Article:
Beginner’s Guide To Face Painting

So you’ve decided to face paint. LOVE IT! As a creative person who struggled so long before figuring out that it is not only ok to single-mindedly pursue a creative life, but in my case imperative, I am always thrilled when others seek to add creativity to their lives. Whether you’re wanting to learn this skill as a fun hobby or whether you are thinking of using it professionally, it’s a pretty neat skill to have. You can totally do this so let’s jump in!
Wearing the pants of Mr. Obvious for a moment, the first thing you are going to need is face paints. However, before you run off in excitement and purchase the first affordable face paints that you come across, you need to know that not all face paints are created equal. Throughout my years of developing this skill, I have seen everything from cheap waxy paints that leave almost no pigment on the skin, to paints so rich and opaque that you almost don’t even want to use them for fear of parting with something so beautiful.


The paints that you want to avoid are the ones that show up seasonally in most stores around Halloween or year round in dollar stores. They are usually very cheap, but as with everything else in life, you get what you pay for. There are some exceptions to this rule. For example, I know from experience that the Canadian seasonal pop-up store Halloween Alley carries some really decent products by Woochie/Cinema Secrets that I’ve used (along with their FX products) to create some really cool faces. In the end, choosing the face paints that will be right for you comes down to two things:

What you are using the face paints for and what your budget is.

Let’s look at a couple of scenarios to illustrate what I mean.

Scenario 1 – You think face painting will be fun and you’re only going to be painting your own face or maybe a couple of family/friend faces during the Halloween season or for the occasional costume party. Well, because you won’t be blasting through the paints and they will be used on people you care about, you probably won’t mind spending a little more. In this instance, you might consider mid-priced, decent quality paints with a couple of high-end special face paints thrown in. (Special paints include things such as neon colours, metallic, glitters, etc.)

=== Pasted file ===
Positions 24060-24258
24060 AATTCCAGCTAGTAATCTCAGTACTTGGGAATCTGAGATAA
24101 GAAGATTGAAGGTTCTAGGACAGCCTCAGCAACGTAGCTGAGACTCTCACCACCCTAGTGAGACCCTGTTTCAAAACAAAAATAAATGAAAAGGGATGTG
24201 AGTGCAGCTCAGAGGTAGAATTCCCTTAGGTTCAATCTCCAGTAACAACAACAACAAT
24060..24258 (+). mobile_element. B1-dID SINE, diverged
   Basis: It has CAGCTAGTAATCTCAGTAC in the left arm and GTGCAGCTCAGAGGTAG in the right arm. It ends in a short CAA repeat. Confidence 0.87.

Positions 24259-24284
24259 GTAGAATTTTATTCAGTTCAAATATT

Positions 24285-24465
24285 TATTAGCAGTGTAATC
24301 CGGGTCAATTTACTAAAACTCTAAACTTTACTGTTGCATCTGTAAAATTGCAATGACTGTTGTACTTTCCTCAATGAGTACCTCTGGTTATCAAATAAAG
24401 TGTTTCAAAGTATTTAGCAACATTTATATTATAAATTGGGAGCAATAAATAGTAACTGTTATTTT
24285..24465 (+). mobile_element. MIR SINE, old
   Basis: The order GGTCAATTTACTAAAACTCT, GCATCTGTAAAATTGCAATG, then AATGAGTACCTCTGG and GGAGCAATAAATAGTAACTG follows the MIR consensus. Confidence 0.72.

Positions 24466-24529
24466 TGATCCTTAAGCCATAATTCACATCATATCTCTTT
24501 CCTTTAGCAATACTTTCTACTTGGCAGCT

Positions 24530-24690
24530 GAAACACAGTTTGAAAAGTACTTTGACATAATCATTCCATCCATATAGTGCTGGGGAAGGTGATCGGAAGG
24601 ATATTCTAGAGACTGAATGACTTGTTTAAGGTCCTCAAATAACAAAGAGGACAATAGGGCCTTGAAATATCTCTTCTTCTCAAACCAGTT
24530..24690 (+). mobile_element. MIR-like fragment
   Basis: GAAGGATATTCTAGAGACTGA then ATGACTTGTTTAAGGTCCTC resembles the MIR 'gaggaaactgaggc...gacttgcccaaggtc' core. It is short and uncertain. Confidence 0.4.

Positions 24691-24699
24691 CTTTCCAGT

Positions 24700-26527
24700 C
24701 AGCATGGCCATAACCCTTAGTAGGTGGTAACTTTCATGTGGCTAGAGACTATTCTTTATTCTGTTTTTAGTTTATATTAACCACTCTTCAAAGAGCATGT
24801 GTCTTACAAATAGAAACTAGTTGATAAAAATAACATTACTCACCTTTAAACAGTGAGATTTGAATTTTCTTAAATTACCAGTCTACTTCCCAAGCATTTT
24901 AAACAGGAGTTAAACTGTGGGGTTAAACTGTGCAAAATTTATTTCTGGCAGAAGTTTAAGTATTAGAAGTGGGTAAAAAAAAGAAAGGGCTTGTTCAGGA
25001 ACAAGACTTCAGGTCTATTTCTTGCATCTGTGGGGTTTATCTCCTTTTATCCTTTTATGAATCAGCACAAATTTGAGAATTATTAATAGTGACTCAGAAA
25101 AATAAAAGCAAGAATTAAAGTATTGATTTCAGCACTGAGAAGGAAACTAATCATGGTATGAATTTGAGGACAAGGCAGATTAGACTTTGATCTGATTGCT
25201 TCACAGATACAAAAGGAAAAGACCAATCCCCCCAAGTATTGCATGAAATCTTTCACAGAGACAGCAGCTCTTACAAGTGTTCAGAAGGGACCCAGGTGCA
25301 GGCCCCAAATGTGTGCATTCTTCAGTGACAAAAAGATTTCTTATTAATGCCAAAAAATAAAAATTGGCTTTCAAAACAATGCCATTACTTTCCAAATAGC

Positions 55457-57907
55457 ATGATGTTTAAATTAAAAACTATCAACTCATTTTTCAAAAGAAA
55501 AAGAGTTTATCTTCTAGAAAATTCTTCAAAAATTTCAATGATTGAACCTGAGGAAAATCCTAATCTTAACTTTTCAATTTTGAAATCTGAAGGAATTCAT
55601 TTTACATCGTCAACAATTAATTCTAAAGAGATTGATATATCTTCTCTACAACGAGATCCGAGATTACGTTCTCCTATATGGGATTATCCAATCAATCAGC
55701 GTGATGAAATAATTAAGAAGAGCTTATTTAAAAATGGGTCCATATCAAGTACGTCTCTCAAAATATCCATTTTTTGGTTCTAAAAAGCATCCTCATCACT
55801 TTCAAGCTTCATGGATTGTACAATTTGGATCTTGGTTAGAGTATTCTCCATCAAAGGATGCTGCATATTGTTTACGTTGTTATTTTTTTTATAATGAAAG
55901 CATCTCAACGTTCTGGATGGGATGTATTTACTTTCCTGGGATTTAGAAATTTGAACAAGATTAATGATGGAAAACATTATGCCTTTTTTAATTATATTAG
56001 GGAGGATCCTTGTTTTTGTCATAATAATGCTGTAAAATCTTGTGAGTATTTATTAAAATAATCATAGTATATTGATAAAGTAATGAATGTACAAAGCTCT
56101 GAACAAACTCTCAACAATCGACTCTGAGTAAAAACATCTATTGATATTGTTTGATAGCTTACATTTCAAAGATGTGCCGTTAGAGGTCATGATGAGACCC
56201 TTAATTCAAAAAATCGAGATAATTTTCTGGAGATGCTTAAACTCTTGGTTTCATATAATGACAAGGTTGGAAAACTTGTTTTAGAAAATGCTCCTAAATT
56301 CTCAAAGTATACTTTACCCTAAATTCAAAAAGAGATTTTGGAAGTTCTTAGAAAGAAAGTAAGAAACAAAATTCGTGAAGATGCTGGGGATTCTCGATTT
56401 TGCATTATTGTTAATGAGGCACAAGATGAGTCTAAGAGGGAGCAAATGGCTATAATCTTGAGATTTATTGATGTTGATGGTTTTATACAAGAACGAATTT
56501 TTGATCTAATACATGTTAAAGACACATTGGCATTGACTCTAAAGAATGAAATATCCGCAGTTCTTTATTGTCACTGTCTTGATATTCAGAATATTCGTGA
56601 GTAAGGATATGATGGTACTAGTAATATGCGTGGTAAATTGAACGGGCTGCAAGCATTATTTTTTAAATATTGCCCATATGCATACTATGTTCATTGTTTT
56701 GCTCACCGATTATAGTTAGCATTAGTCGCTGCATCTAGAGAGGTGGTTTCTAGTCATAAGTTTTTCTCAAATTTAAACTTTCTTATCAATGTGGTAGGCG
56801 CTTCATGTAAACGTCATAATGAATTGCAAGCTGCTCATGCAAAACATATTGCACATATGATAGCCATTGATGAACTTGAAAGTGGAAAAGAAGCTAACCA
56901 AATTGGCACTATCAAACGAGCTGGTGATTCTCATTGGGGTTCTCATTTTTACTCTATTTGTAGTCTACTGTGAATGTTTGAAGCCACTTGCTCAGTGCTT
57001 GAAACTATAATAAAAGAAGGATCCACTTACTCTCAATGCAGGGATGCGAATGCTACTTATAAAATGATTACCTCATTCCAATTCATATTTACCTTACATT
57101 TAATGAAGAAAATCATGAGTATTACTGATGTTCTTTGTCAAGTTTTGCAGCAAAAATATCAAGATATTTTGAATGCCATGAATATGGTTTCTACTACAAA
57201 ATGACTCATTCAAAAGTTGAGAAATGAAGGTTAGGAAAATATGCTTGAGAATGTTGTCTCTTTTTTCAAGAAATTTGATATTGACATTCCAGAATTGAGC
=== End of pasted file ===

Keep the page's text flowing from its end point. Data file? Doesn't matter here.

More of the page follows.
Scenario 2 – You are planning to paint faces at parties or fairs. In this case, you are going to need to consider which paints go further. For example, you will definitely blast through your white face paint at these kinds of events. You will still want decent quality paints but, if making money is your end goal, budget will be a bigger concern so you will focus more on value when making your purchase. You will also want to look for a supplier that allows you to buy in bulk and/or gives you wholesale pricing options.
There are a myriad of other scenarios but with these examples, you can see that determining how you will be using the face paints and then considering your budget, should always be paramount in your mind when making your final purchasing decision.


A quick review of Snazaroo, Ben Nye and Kryolan

There are many face painting companies to choose from but here is a breakdown on three product lines that I have had experience with:

I use this brand a lot for gigs where I will be painting twenty five faces or more. Snazaroo has tons of colours to choose from and their products are very affordable. They even have sparkle colours, metallics, glitter gels and glitter dust. The paints themselves don’t always cover as well as some of the higher end brands but don’t let that put you off this brand in the least. With some of the colours, you might have to layer up but the coverage ends up being more than sufficient for painting faces at parties or fairs. I use them all the time in this capacity and my customers are thrilled with the results. They are actually my go-to paints for large gigs. I actually recommend them if you are just getting started because they have really convenient and affordable starter kits that can get you off the ground quickly!

Ben Nye



There are other supplies that you would also want to have depending on the level to which you want to take your face painting craft such as mirrors, a table, water holder, chairs, wipes, hair clips, etc. I well be delving more into supplemental tools/supplies in my upcoming Getting Paid to Face Paint blog post, so be sure watch for that.

July 2, 2017